In August of this year I posted on the mostly frustrating journey for me to be accurately diagnosed ... and finally treatment. Now that my anxiety and stress levels have been greatly reduced, due to treatment that is helping me improve, I want to go back a little. This will be more of a hodgepodge, rather than a timeline.
- When I told my neurologist of my diagnosis from the neuromuscular specialist at UCLA, his response was "Wow!" He did say my post was excellent and added that he was most concerned about ruling out Multiple Sclerosis and other more common diseases. I think he understood my feedback and this is truly appreciated.
- When I first saw my neurologist he sent me for an MRI. The technician, upon seeing me drag my feet as I walked in, kindly asked if anyone had mentioned MS. Yes, they had, but do I need him to ask me that? No, technicians, please don't offer up your "suspected diagnosis". All it does is add to my stress and anxiety. Having a cousin with MS, had already raised this fear. Also, if something goes wrong, your risk manager won't appreciate this inappropriate comment.
- When I show up for an appointment, and there is a really sick person next door, please communicate with me and let me know why I'm sitting in the treatment room for an hour... with the lights going out. If you send in a resident/fellow to "take care" of me, as attending, you need to clearly communicate your expectations. If you don't, you can expect a really frustrated patient.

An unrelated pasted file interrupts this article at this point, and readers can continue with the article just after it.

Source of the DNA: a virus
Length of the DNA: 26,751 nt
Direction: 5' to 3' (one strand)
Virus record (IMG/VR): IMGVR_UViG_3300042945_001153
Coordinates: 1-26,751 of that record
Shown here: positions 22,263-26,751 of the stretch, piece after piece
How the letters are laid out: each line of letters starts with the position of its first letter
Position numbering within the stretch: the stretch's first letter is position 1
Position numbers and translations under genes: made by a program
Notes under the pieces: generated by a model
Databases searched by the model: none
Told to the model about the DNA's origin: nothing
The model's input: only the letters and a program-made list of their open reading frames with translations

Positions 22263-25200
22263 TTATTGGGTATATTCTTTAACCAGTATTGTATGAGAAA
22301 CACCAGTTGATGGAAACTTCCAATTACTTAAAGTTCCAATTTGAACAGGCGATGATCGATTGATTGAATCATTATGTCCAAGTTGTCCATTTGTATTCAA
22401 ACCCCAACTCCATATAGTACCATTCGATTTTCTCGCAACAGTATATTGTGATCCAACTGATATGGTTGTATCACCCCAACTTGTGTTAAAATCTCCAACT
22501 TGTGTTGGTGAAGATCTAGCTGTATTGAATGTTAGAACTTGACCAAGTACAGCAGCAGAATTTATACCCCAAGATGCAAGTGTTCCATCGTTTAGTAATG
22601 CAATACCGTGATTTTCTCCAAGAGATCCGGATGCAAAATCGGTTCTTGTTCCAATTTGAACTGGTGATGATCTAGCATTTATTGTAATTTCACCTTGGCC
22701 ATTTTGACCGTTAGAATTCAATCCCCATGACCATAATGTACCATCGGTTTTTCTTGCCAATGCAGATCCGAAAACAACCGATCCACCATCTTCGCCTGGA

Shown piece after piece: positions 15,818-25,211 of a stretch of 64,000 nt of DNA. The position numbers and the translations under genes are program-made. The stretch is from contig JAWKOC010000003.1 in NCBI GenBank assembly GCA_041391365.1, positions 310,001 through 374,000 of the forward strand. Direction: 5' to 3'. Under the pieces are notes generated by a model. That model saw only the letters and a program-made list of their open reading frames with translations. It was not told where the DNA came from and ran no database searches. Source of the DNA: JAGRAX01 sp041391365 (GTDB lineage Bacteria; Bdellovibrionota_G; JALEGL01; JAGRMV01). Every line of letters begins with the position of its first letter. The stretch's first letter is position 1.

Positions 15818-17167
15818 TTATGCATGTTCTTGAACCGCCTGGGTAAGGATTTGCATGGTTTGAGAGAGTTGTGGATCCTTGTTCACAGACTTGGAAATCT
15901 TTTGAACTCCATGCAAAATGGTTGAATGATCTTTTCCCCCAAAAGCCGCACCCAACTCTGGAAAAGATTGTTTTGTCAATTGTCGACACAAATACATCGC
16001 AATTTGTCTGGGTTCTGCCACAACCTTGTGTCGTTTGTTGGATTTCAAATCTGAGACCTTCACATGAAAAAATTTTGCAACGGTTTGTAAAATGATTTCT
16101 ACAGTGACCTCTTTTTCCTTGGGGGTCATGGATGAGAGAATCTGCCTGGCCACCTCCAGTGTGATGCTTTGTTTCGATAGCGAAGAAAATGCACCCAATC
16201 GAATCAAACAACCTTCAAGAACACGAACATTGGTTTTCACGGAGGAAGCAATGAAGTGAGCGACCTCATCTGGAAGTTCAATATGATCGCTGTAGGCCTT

- I was sent to physical therapy for my ataxic gait. No amount of PT will improve paralysis without treatment. So, if I'm not improving and reporting that I'm getting WORSE, politely suggest that I see my doctor again. Don't wait until insurance denies further treatment.
- Oh, and don't get me started on not returning patient calls for an appointment, snail mailing documents instead of uploading them on the expensive portal the hospital administrator's tout (instead asking if I have a FAX), and confusing signage ... for people who can't really walk or stand and get fatigued EASILY!
For my readers who want an update, I'm doing better after three rounds of IVIG infusion therapy. Thank you to all of the thousands of blood donors who made this treatment possible. Thanks also go out to my insurance company who paid for this really expensive treatment. (If it works, they will pay, and I'm good with this.)
I started PT again, this time for my hands. While my walking has improved greatly, and I'm no longer falling routinely, I still struggle with my grasp, strength and typing. This is slowing down my ability to return to work. Yes, I could use Dragon, but not for everything. The most exciting aspect of this PT is that it is virtual therapy. More on this in a later post.
Next week, I'll start my final treatment in this initial plan. Then I'll see my doctor and we will discuss the progress and what is next.
One parting tip. This past Winter/Spring it was cold and (thankfully) wet. My hands and feet ached and were painful, as well as, super sensitive. The nerves were in a tizzy and they let me know it. Super soft socks and gloves made this bearable. As we approach a new winter, keep this solution in mind. I continue to add to my new store, because of the idea planted in my mind by my grey aloe infused socks and gloves. I wonder what color I'll try next!